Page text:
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States sue Meta, claiming Instagram, Facebook fueled youth mental health crisis : NPR | #childsafety | #kids | #chldern | #parents | #schoolsafey


More than 40 states are suing Meta for allegedly harming young people’s mental health by creating features on Facebook and Instagram that intentionally addict children.

Thibault Camus/AP


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Thibault Camus/AP

More than 40 states are suing Meta for allegedly harming young people’s mental health by creating features on Facebook and Instagram that intentionally addict children.

Thibault Camus/AP

A group of more than 40 states sued Meta on Tuesday, accusing the social media giant of designing products that are deliberately addictive and fuel the youth mental health crisis.

The legal actions allege that Meta has deceived the public about the harms of Facebook and Instagram, which the attorneys general say “exploit and manipulate” children.

“Kids and teenagers are suffering from record levels of poor mental health and social media companies like Meta are to blame,” New York Attorney General Letitia James said in a statement. “Meta has profited from children’s pain by intentionally designing its platforms with manipulative features that make children addicted to their platforms while lowering their self-esteem.”

More than 30 states joined a federal suit with Arizona, New York, West Virginia and others against Meta. Other attorneys general, including Tennessee and Washington, D.C., filed similar legal actions on Tuesday in state courts.

Collectively, more than 40 states paint a picture of a company that brushed aside safety concerns about its products in order to addict as many young people as possible as a way of juicing its profits.

The authorities say Meta’s “dopamine-manipulating” features have poisoned an entire generation’s mental health, citing a recommendation algorithm that determines what people see when they log onto Instagram and Facebook, the ability to “like” posts and to scroll without limits.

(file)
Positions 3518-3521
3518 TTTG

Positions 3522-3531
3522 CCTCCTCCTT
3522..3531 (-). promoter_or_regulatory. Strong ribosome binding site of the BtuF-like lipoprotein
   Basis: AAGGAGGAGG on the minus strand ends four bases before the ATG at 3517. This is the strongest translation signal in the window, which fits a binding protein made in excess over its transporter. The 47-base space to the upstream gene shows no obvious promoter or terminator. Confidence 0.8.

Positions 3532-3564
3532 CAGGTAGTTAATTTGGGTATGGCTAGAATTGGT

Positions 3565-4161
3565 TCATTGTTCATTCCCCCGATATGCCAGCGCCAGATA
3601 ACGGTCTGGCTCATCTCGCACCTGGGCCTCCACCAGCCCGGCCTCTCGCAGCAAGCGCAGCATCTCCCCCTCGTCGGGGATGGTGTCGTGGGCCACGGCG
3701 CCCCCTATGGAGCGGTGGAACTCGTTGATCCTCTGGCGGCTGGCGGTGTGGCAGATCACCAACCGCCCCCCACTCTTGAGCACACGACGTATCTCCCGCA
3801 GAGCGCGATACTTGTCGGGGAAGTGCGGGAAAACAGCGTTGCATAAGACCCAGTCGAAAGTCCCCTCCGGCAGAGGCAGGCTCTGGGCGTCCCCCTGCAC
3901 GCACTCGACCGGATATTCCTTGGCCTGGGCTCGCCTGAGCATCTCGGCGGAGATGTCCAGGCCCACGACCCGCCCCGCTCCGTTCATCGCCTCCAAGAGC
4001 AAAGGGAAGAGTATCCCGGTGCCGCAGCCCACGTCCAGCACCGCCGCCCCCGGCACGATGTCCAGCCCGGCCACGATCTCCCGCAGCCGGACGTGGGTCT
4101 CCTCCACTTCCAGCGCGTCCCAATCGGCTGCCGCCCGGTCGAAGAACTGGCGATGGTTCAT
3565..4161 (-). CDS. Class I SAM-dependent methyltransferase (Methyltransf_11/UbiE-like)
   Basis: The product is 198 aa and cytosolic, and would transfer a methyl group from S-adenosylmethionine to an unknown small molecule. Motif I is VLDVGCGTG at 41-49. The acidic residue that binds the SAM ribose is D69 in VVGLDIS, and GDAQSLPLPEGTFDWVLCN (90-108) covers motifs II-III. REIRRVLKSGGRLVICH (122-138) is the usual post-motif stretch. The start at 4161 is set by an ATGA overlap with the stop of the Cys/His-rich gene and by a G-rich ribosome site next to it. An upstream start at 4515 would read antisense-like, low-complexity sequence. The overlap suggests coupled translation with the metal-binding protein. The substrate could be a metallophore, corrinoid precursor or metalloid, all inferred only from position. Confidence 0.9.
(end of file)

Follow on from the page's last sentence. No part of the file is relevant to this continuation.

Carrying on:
The lawsuits are seeking to have Meta’s design features considered unlawful under state consumer protection laws that trigger hefty financial penalties. The state attorneys general are also asking courts to force the company to undertake drastic changes to Facebook and Instagram aimed at making the platforms safer for young people.

Generally, social media companies are immune from being held legally responsible for what platforms host under a law known as Section 230 that for decades has protected the tech industry.

Legal experts say Meta is likely to invoke Section 230 as part of its defense, but the state prosecutors have crafted the suits with hopes of working around the law, since the allegations center on violations of consumer protection and child safety laws, not particular pieces of content.

Similar defective design claims against tech companies have been met with mixed results in the courts, with some judges allowing cases to move forward despite Section 230 and other courts throwing suits out because of the powerful legal shield.

In a statement, Meta spokeswoman Nkechi Nneji said the company shares the s commitment of the states to providing teens with a safe, positive experience online. She said the company has introduced a number of features to support young users and their families.

“We’re disappointed that instead of working productively with companies across the industry to create clear, age-appropriate standards for the many apps teens use, the attorneys general have chosen this path,” Nneji said.

The court battles launched on Tuesday years after the Wall Street Journal exposed secret internal research at Meta that found that the company was aware of the harm Instagram has on the mental health of many teens, especially teenage girls, who developed harmful body-image issues after using the platform.

In one internal finding the paper surfaced in its 2021 Facebook Files investigation, 32% of teen girls who felt bad about their bodies said using Instagram made them feel worse.

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